Sam­sung fac­ing grow­ing threats de­spite record prof­its

Muscat Daily - - BUSINESS -

Seoul, South Korea - Sprawl­ing South Korean con­glom­er­ate Sam­sung Elec­tron­ics has re­cov­ered from a hu­mil­i­at­ing re­call fi­asco and the ar­rest of its de facto leader with re­mark­able speed, an­a­lysts said, af­ter the tech gi­ant stunned in­vestors with record­break­ing prof­its.

But the world’s top smart­phone maker, one of the huge fam­ily-run chae­bols which dom­i­nate the South Korean econ­omy, will be con­fronted by tougher chal­lenges in the fu­ture as Chi­nese ri­vals take aim at its semi­con­duc­tor busi­ness and ques­tions emerge over the firm’s lead­er­ship.

Sam­sung took ob­servers by sur­prise this week when it posted a fore­cast-beat­ing 14.1tn won (US$12.6bn) in op­er­at­ing prof­its in the sec­ond quar­ter - a 73 per cent jump from the pre­vi­ous year - putting it on course to bet­ter ri­val Ap­ple for the first time.

Con­sen­sus fore­casts of Ap­ple’s op­er­at­ing prof­its, due to re­port this week, are es­ti­mated at around US$10.6bn.

Sam­sung said huge sales of its new Galaxy S8 smart­phone and de­mand for its mem­ory chips were be­hind the jump in the April-June pe­riod and pre­dicted an­other block­buster re­port for the cur­rent quar­ter to Septem­ber.

The firm has been bat­tling to over­come an em­bar­rass­ing re­call last year of its flag­ship Galaxy Note 7 smart­phone over ex­plod­ing bat­ter­ies, which cost it bil­lions of dol­lars and dealt a se­vere blow to its rep­u­ta­tion.

“I would ar­gue Sam­sung turned that cor­ner pretty quickly, at least from a fi­nan­cial point of view,” said Jan Daw­son, chief an­a­lyst at Jack­daw Re­search.

Daw­son noted the 28 per cent in­crease in sales in Sam­sung’s mo­bile di­vi­sion, con­trast­ing it to the 15 per cent drop the firm saw dur­ing the third quar­ter of last year when the re­call cri­sis was at its peak.

‘Ready to be picked’

The big­gest driver of the rapid re­cov­ery was Sam­sung’s semi­con­duc­tor busi­ness, which raked in 8.03tn won in op­er­at­ing profit in the sec­ond quar­ter, up 204 per cent from the pre­vi­ous year. Sam­sung pro­vides chips to other com­pa­nies in­clud­ing Ap­ple.

Ge­of­frey Cain, au­thor of an up­com­ing book on the Sam­sung em­pire, said the firm was sim­ply rid­ing the wave of ‘huge in­vest­ments in strate­gic in­dus­tries like chipsets and OLED pan­els’ it made years ago.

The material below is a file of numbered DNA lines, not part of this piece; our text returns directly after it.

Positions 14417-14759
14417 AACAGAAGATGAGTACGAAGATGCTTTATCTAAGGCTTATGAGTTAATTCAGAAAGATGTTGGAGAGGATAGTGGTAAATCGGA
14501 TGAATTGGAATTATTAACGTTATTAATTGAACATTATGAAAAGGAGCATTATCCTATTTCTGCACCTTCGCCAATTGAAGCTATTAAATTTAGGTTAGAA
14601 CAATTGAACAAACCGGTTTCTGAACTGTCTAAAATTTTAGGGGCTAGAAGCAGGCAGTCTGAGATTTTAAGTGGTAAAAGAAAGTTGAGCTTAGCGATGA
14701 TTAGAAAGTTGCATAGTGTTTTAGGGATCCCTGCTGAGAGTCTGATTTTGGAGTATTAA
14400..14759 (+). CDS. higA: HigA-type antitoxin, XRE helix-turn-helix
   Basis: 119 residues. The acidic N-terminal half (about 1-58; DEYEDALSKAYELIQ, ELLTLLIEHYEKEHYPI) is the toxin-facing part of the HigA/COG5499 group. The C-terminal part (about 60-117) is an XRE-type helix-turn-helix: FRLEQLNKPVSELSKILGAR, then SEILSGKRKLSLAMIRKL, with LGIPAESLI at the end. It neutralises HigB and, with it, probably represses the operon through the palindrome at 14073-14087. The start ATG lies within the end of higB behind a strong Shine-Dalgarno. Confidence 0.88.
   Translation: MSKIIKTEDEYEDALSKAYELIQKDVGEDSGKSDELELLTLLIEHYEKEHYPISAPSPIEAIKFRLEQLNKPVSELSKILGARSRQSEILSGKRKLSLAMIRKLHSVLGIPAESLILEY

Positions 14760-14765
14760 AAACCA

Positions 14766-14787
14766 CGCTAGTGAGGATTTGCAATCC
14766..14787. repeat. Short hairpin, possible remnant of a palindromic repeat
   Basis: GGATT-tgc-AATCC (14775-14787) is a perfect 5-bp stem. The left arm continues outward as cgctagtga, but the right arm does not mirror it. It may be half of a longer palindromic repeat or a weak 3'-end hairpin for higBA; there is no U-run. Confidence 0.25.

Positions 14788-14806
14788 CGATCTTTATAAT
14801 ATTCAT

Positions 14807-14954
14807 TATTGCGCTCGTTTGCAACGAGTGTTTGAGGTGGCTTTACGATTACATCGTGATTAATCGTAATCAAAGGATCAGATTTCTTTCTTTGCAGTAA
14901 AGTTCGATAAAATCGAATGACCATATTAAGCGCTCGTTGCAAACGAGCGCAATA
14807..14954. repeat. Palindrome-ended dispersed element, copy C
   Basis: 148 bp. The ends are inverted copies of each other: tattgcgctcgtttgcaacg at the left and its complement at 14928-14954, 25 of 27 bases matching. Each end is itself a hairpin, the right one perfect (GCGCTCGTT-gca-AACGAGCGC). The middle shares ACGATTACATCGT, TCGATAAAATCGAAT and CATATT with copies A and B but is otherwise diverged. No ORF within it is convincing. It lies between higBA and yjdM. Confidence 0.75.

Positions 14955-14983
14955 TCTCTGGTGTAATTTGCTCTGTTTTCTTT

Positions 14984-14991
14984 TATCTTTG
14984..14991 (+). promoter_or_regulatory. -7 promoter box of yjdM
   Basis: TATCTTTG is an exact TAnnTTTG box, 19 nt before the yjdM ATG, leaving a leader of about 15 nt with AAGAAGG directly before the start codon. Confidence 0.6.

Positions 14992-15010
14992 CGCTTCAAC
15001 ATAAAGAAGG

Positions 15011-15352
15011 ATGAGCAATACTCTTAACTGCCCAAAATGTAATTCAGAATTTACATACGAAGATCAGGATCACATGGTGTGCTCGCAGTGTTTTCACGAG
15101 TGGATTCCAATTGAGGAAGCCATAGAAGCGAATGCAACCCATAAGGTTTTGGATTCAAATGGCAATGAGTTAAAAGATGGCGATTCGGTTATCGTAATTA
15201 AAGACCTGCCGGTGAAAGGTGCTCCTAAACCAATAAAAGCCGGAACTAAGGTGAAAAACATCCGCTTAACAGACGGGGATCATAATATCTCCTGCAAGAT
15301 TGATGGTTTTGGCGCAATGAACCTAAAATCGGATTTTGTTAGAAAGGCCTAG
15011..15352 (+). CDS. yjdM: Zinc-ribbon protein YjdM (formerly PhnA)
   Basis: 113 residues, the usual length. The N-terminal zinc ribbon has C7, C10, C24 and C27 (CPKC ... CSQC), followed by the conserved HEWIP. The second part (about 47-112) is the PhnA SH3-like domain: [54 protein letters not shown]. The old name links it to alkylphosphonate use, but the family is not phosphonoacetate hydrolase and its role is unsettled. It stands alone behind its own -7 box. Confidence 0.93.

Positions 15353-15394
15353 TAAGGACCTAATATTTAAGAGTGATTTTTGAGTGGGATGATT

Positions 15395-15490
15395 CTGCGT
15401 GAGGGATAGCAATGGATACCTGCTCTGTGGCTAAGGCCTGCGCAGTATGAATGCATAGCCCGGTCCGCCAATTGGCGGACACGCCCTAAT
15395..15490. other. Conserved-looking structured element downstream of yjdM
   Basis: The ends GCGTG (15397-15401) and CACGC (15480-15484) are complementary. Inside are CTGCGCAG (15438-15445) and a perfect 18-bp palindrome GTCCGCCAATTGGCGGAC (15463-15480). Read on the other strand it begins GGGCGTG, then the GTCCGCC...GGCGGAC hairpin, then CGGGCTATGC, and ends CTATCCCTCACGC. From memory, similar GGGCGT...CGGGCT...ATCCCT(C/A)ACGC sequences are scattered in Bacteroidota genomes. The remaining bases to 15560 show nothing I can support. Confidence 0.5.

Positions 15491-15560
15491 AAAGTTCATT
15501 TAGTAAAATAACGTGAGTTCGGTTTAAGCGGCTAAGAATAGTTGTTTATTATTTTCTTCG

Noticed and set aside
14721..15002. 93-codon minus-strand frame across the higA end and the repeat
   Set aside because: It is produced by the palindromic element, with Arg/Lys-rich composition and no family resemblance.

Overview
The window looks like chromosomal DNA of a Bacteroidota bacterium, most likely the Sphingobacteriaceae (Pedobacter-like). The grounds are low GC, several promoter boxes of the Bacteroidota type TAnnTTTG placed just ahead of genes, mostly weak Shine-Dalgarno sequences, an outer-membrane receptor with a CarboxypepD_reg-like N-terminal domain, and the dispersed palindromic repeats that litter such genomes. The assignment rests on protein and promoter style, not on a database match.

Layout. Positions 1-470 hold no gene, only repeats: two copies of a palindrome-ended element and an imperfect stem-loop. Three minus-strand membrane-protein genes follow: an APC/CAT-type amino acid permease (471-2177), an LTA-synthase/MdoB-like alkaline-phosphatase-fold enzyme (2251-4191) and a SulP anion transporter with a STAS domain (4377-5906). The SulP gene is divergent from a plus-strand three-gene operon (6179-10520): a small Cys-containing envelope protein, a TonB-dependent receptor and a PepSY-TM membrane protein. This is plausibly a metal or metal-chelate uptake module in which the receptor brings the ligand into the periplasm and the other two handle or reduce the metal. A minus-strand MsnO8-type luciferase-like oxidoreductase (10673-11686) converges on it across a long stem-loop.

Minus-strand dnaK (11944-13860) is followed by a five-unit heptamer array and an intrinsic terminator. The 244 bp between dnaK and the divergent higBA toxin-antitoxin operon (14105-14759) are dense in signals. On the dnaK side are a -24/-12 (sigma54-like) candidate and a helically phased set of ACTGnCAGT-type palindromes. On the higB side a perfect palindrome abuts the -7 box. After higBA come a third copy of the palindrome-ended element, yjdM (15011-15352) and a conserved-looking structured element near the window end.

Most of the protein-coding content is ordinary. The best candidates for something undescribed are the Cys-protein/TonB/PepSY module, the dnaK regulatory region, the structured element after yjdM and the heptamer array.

“Sam­sung has plan­ta­tions of fruit ready to be picked, even if a few like its Note 7 went rot­ten,” Cain said.

Ris­ing global de­mand for semi­con­duc­tors has pushed prices high to Sam­sung’s ben­e­fit, said Chung Sun-Sup, an ex­pert who runs the web­site Chae­ that tracks the cor- po­rate as­sets and prac­tices of South Korean con­glom­er­ates.

“The com­pany will en­joy the global semi­con­duc­tor boom over the next few years,” Chung said.

But the big­ger chal­lenge for Sam­sung is what hap­pens af­ter the har­vest, as the firm faces ques­tions over its ‘untested’ leader and the grow­ing threat from Chi­nese ri­vals.

The firm’s de facto leader Lee Jae-Yong is in cus­tody af­ter a Fe­bru­ary in­dict­ment over a na­tion­wide bribery scan­dal that top­pled then-pres­i­dent Park Geun-Hye.

The lead­er­ship vacuum will not af­fect day to day op­er­a­tions of the Sam­sung em­pire, Chung said, largely due to the com­pany’s dis­persed man­age­ment struc­ture.

But with a hand­ful of its key ex­ec­u­tives bat­tling al­le­ga­tions of bribery, Sam­sung’s abil­ity to take ma­jor de­ci­sions on long-term busi­ness in­vest­ment will be com­pro­mised.


Lee is ac­cused of brib­ing Park and her se­cret con­fi­dante with mil­lions of dol­lars to seek gov­ern­ment favours to smooth his suc­ces­sion to the Sam­sung em­pire. He has de­nied any wrong­do­ing.

A court rul­ing on Lee’s case is ex­pected be­fore Au­gust 27, when his ar­rest war­rant ex­pires.

But even if Lee re­turns to work, Cain said the Sam­sung heir ‘re­mains untested on the mar­ket’.

“Few peo­ple out­side Sam­sung truly know what he’s ca­pa­ble of, be­cause his suc­ces­sion has al­ways been guar­an­teed,” he said.

Lee has ef­fec­tively been at the helm of the group since his fa­ther suf­fered a heart at­tack in 2014.

But Sam­sung’s suc­cess rid­ing on its semi­con­duc­tor busi­ness will face in­creas­ing head­winds, an­a­lysts warn, as it faces rapidly emerg­ing Chi­nese ri­vals spend­ing bil­lions of dol­lars to dom­i­nate the global chip mar­ket.

“The Chi­nese chipset mak­ers are study­ing, mim­ick­ing and play­ing catch-up in the realm of semi­con­duc­tors,” Cain said, com­par­ing the prac­tice to what South Korea had done to Japan pre­vi­ously, and how Japan caught up with the United States in the 1950s and 1960s.

To be­come the next Sam­sung is the ul­ti­mate dream of these Chi­nese chipset mak­ers, Cain said, adding: “It’s en­tirely fea­si­ble, and Sam­sung should be ter­ri­fied.”

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